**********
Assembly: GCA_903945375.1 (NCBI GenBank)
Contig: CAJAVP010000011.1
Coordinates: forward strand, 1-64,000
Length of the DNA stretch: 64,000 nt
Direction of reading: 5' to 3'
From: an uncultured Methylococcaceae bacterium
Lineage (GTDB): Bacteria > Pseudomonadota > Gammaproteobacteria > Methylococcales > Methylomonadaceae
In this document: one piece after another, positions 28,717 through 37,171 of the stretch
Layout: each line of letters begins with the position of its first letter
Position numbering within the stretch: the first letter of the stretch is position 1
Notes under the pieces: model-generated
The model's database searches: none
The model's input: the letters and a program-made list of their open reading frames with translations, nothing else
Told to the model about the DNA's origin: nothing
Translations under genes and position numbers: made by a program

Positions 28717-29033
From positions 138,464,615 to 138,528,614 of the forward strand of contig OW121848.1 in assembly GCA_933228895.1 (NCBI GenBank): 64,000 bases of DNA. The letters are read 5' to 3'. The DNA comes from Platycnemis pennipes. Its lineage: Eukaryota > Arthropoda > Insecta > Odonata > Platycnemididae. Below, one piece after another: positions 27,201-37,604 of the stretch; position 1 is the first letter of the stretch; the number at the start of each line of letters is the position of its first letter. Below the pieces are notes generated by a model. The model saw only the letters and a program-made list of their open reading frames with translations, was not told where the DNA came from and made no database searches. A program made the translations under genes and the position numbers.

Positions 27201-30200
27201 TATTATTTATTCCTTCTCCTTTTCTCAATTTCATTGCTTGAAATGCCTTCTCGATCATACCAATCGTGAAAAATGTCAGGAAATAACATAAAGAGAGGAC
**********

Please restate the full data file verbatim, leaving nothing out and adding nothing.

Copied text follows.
Assembly: GCA_903945375.1 (NCBI GenBank)
Contig: CAJAVP010000011.1
Coordinates: forward strand, 1-64,000
Length of the DNA stretch: 64,000 nt
Direction of reading: 5' to 3'
From: an uncultured Methylococcaceae bacterium
Lineage (GTDB): Bacteria > Pseudomonadota > Gammaproteobacteria > Methylococcales > Methylomonadaceae
In this document: one piece after another, positions 28,717 through 37,171 of the stretch
Layout: each line of letters begins with the position of its first letter
Position numbering within the stretch: the first letter of the stretch is position 1
Notes under the pieces: model-generated
The model's database searches: none
The model's input: the letters and a program-made list of their open reading frames with translations, nothing else
Told to the model about the DNA's origin: nothing
Translations under genes and position numbers: made by a program

Positions 28717-29033
From positions 138,464,615 to 138,528,614 of the forward strand of contig OW121848.1 in assembly GCA_933228895.1 (NCBI GenBank): 64,000 bases of DNA. The letters are read 5' to 3'. The DNA comes from Platycnemis pennipes. Its lineage: Eukaryota > Arthropoda > Insecta > Odonata > Platycnemididae. Below, one piece after another: positions 27,201-37,604 of the stretch; position 1 is the first letter of the stretch; the number at the start of each line of letters is the position of its first letter. Below the pieces are notes generated by a model. The model saw only the letters and a program-made list of their open reading frames with translations, was not told where the DNA came from and made no database searches. A program made the translations under genes and the position numbers.

Positions 27201-30200
27201 TATTATTTATTCCTTCTCCTTTTCTCAATTTCATTGCTTGAAATGCCTTCTCGATCATACCAATCGTGAAAAATGTCAGGAAATAACATAAAGAGAGGAC